Bloggers Emily Gemma and Caitlin Covington said they got a kick out of the "Christian Girl Autumn" meme that features their photo
It all started with a tweet.
With Megan Thee Stallion’s “Hot Girl Summer” almost over, one Twitter user joked that it’s time for a new movement, complete with pumpkin spice lattes and blanket scarves.
On Aug. 9, a user called @lasagnabby shared a photo of two women, writing, “Hot Girl Summer is coming to an end, get ready for Christian Girl Autumn.”
The shot featured a pair of lifestyle bloggers, Caitlin Covington and Emily Gemma, sporting wide smiles, large curls cascading past their scarves and skinny jeans. The post quickly spread through the Twittersphere, garnering more than 12,000 retweets and thousands of comments.
“This picture asked to speak to my manager,” one person replied.
Another added: “This picture just asked me for a pumpkin latte and i dont even work in a cafe.”
“This picture just asked for my regional managers phone number and customer services number,” another user wrote.
As it turns out, the tweet wasn’t Gemma or Covington’s doing. The social media user, 19-year-old Giovanni, told NBC News that he was simply looking to troll the internet with the 3-year-old photo of the women.
“I saw a bunch of jokes about the Megan Thee Stallion phrase ‘Hot Girl Summer’ and decided to poke fun at it with a Christian white girl spin!” the tweeter told NBC News. “I literally googled ‘fall scarf outfits’ and ‘cute church outfits’ and saved the photos from there as memes.”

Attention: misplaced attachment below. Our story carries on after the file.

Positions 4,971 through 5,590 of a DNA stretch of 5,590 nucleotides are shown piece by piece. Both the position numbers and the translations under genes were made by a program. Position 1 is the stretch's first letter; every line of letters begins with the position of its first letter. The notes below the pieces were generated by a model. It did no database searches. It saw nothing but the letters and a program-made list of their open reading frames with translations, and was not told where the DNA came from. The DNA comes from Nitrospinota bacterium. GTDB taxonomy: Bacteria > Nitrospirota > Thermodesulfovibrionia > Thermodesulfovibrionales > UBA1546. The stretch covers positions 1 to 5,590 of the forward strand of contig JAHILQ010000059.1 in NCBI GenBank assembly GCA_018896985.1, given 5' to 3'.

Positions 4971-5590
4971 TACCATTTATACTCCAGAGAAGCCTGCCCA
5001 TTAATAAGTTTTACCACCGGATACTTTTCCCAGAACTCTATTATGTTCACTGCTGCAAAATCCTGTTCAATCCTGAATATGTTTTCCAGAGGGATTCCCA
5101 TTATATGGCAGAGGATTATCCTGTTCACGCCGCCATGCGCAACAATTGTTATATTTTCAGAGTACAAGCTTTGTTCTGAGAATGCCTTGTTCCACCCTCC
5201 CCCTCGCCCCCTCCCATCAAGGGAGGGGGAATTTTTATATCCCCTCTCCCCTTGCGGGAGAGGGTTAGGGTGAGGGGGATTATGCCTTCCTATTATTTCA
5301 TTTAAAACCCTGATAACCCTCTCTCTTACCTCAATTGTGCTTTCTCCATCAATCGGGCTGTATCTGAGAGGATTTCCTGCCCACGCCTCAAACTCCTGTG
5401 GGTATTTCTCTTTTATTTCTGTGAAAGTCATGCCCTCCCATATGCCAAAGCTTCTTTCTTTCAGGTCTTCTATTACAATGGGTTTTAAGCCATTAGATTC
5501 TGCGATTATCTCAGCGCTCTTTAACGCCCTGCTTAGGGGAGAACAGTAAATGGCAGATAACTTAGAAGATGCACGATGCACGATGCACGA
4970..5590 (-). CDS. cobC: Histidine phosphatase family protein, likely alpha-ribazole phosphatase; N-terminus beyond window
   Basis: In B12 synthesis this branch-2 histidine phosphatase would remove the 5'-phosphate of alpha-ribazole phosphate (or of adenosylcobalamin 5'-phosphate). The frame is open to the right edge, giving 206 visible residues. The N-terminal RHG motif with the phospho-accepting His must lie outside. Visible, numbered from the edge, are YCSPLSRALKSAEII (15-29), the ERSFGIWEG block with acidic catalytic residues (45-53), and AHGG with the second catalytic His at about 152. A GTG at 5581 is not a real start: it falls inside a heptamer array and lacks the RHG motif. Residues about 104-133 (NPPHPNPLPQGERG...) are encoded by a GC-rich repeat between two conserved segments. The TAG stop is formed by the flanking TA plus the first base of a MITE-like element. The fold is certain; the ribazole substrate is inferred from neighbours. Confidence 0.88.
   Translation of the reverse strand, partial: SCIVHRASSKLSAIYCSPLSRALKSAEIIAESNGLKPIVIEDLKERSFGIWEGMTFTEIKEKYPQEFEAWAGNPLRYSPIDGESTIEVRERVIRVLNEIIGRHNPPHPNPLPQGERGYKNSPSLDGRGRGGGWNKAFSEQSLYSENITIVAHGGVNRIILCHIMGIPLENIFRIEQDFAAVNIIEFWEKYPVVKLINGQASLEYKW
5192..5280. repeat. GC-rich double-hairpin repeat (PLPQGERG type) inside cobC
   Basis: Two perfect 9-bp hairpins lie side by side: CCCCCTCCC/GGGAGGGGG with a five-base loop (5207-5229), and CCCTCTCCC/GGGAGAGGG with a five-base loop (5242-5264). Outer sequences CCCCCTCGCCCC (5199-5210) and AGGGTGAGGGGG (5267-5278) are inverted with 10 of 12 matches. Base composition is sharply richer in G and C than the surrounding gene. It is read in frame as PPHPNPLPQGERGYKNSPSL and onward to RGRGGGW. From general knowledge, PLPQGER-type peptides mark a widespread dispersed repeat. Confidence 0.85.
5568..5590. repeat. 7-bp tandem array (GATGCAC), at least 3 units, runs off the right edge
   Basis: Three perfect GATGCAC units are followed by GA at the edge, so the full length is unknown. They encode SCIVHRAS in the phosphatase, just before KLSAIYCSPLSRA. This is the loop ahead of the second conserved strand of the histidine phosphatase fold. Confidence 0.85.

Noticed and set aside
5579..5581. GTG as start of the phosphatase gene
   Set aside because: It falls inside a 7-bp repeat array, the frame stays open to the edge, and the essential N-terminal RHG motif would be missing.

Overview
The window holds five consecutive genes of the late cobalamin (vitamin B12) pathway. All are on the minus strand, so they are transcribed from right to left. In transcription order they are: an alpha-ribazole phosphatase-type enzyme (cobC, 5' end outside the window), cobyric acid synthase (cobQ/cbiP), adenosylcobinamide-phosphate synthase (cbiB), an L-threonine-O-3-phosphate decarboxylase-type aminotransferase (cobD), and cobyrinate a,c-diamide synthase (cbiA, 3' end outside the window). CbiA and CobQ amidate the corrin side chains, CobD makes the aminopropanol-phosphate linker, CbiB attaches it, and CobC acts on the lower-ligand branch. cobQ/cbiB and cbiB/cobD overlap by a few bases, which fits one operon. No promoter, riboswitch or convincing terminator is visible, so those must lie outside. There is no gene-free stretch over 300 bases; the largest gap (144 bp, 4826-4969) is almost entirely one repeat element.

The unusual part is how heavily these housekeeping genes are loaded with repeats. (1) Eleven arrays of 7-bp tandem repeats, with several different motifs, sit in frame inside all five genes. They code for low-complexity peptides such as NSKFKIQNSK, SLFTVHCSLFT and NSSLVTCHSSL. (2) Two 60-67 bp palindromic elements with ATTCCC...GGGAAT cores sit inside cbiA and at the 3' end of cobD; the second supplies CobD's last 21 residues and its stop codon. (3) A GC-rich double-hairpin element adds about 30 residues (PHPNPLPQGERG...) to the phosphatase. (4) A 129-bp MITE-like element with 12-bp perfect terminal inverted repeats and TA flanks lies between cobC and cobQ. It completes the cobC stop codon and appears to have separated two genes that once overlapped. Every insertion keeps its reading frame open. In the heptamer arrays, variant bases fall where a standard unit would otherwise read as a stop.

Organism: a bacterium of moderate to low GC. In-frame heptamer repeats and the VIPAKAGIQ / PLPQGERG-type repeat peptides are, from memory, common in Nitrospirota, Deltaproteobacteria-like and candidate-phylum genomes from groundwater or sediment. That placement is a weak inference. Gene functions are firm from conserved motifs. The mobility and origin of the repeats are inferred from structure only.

“Fall fashion coming in hot… the comments had me spitting out my pumpkin spice latte (jk I don’t drink those) but really, I LOL at the comments,” Gemma tweeted on Sunday.
Covington shared a slew of updated fall fashion photos a day later: “If all of Twitter is gonna make fun of my fall photos, at least pick some good ones! 🤣Super proud of these. For the record, I do like pumpkin spice lattes. Cheers.”
Both women engaged with Twitter users and told NBC News that they found the joke hilarious. However, they were sure to set the record straight after some tweeters implied that they are homophobic and racist.
“I’m a Christian but that doesn’t mean I’m anti-LGBT. It’s so not accurate,” Gemma told NBC News.
Meanwhile, when asked by a user how she feels about the LGBTQI+ community, Covington responded, “love is love!”
She told NBC News that the negative comments were not an accurate portrayal of her and Gemma.
Gemma even joked to BuzzFeed News: “I’m white and Christian but none of the tweets were accurate. I laughed at all of it but…none of it’s true. We don’t ever want to speak to the manager!”
Like most internet crazes, the viral meme will likely die down in just a few days. But Gemma told NBC she sees Giovanni as a “good troll.”
“In a way he’s an amazing internet troll. Look what he’s done,” she said. “He’s taken this huge audience of people and brought us closer together. … You can’t say just because she’s white and Christian she’s also anti-LGBT. His tweet did something we need so badly in this world.”